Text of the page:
Mental health access ranks in the top two health priorities for Democrats, Republicans and independents alike. Half (52%) of all Californians say their community does not have enough mental health providers to serve local needs.

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“We have never before seen the public place such strong emphasis on access to mental health treatment in our national or state polls,” said KFF’s President and CEO Drew Altman.

“There is a strong sense of urgency in these mental health findings,” said Sandra R. Hernández, president and CEO of the California Health Care Foundation. “Californians are telling us loud and clear that more should be done to expand and improve mental health treatment.”

The poll also gauges Californians’ views on the Medi-Cal program and finds an overwhelming majority (91%) say Medi-Cal is “very” or “somewhat” important to the state, including large majorities of Democrats (97%), independents (90%), and Republicans (80%). About six in 10 Californians (59%) say Medi-Cal is personally important to them and their families.

READ THE REPORT METHODOLOGY

The state-wide survey of 1,404 California residents was conducted before new Gov. Gavin Newsom unveiled his budget plan and priorities, which include proposals to expand health care access, affordability and coverage. Its findings highlight many of the challenges Californians face in these areas as the governor, legislature and other policymakers weigh potential solutions. For example:

Affordability

  • More than four in 10 Californians (44%) say they or someone in their household delayed or skipped medical care in the past year because of the cost. The share rises to more than half for people who are uninsured (54%) as well as those with incomes below 200% of the federal poverty level (55%).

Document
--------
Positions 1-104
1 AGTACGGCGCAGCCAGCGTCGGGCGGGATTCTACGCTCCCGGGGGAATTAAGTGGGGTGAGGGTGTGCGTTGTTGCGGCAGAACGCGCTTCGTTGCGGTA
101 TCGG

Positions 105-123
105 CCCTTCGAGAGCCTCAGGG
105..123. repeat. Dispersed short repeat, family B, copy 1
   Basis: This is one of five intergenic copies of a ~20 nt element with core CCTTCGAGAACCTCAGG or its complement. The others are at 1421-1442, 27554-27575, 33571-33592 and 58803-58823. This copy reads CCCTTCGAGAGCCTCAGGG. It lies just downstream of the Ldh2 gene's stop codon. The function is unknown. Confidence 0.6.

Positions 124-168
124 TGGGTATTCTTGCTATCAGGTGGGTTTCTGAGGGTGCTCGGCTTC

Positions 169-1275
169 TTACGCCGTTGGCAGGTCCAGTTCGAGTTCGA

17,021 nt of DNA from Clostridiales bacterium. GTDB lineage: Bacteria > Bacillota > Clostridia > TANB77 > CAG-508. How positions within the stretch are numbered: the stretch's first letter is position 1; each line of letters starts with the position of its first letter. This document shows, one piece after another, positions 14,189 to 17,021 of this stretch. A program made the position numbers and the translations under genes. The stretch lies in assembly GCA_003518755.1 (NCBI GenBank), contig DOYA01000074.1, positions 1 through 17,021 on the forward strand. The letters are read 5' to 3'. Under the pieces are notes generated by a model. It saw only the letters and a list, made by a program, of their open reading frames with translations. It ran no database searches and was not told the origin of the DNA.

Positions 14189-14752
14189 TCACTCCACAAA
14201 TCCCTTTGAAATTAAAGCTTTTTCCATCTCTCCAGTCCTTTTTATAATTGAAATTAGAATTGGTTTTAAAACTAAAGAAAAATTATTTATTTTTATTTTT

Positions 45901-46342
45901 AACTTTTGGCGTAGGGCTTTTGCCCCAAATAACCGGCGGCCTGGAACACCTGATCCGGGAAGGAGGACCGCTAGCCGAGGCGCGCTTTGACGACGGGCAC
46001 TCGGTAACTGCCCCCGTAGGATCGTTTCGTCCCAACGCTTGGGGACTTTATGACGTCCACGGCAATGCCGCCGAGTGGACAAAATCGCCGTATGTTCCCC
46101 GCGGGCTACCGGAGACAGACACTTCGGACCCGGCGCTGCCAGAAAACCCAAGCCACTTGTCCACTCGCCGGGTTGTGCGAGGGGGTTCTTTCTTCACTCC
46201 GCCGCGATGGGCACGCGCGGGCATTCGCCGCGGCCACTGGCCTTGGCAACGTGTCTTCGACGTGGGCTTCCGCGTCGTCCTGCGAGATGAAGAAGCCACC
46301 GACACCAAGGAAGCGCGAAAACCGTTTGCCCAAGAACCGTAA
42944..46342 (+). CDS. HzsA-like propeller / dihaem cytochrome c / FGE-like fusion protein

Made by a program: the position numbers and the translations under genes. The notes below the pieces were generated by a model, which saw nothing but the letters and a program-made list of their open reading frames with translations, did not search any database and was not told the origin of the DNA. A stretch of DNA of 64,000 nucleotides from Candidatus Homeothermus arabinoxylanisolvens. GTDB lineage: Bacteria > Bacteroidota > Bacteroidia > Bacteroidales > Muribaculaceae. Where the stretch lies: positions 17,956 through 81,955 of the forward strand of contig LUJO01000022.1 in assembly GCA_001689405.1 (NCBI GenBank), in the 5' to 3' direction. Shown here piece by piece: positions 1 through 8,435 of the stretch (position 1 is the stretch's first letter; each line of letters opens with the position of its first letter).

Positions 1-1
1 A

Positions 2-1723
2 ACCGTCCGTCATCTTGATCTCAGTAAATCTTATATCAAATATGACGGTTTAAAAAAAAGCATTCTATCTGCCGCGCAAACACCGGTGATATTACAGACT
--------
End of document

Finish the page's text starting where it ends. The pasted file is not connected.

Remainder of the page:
• One in five (20%) say they have had problems paying household medical bills in the past year. The share is higher among those who suffer from a debilitating health condition (34%).
  • Worries about affording unexpected medical bills (63%) outrank worries about affording routine out-of-pocket medical costs (56%) and worries about affording other basic needs, including transportation (53%) and housing (52%).

Access

  • Most Californians (57%) say residents with mental health conditions are not able to get needed services, and nearly half (48%) say the same about people with alcohol and drug use problems. The share reporting lack of access is even higher among those who say they or a family member sought treatment for these problems in the past 12 months.
  • Nearly a quarter (23%) of Californians say they had to wait longer than they thought reasonable to get an appointment for medical care in the past 12 months. This includes one in three (33%) Medi-Cal enrollees.
  • Among those who say they or a family member sought treatment for a mental health condition in the past year, about a quarter (23%) say they had to wait longer than they thought reasonable to get an appointment for mental health care, a share rising to four in ten (42%) for Medi-Cal enrollees.
  • In addition to half of Californians citing a shortage of mental health providers, about a third say their communities don’t have enough primary care doctors (35%) or specialists (33%) to serve local residents, and a quarter say they don’t have enough hospitals (27%). People living in the San Joaquin Valley and the Inland Empire are more likely than other Californians to say their local community lacks adequate numbers of providers.
  • The poll finds Californians strongly support one potential idea for addressing regional provider shortages: a large majority (83%) say the state government should provide medical and nursing students with scholarships and financial help if they agree to work in areas with too few providers.

Coverage

  • Half (50%) of the uninsured in California say they have been without insurance for at least two years. The main reason people report for being uninsured is that insurance is too expensive or they cannot afford it.